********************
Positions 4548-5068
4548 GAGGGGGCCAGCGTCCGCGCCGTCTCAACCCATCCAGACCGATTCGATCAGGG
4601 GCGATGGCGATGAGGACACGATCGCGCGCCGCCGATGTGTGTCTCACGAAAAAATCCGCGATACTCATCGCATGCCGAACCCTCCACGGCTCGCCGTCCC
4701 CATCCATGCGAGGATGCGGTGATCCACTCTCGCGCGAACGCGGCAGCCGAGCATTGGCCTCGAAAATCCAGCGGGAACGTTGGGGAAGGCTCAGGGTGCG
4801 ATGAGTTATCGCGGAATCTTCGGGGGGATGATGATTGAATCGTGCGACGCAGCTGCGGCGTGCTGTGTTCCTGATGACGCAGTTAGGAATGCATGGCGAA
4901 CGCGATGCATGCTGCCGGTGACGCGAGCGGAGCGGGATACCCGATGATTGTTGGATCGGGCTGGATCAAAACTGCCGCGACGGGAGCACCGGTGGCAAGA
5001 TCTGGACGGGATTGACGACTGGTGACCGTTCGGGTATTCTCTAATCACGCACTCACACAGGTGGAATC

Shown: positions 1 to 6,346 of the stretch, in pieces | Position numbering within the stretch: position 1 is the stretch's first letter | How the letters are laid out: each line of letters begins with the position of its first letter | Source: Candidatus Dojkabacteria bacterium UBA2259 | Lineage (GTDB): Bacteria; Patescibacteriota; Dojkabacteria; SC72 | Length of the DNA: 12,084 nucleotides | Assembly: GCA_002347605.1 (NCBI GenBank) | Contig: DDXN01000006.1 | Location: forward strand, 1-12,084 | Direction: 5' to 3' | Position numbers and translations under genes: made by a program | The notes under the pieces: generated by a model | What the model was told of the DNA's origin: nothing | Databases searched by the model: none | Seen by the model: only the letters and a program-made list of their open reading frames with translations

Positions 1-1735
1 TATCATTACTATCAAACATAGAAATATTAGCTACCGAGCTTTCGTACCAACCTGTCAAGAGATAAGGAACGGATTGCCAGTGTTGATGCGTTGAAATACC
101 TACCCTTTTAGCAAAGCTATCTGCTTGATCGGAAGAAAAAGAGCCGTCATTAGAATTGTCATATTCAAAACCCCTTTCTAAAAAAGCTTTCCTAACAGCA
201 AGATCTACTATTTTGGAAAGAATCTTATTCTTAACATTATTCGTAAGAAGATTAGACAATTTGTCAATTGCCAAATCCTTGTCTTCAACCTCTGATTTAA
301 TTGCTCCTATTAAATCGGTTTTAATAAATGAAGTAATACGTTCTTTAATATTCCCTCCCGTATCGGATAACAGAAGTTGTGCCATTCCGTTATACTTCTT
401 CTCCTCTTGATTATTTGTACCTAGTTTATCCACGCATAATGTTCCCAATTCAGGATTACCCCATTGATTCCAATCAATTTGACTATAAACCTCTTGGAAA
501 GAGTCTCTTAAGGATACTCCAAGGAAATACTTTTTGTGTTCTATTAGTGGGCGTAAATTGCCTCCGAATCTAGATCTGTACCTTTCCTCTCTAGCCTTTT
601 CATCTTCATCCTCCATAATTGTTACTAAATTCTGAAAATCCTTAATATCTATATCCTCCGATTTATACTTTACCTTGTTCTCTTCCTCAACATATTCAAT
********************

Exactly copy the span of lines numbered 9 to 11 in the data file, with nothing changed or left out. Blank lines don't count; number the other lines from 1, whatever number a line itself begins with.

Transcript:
Positions 1-1735
1 TATCATTACTATCAAACATAGAAATATTAGCTACCGAGCTTTCGTACCAACCTGTCAAGAGATAAGGAACGGATTGCCAGTGTTGATGCGTTGAAATACC
101 TACCCTTTTAGCAAAGCTATCTGCTTGATCGGAAGAAAAAGAGCCGTCATTAGAATTGTCATATTCAAAACCCCTTTCTAAAAAAGCTTTCCTAACAGCA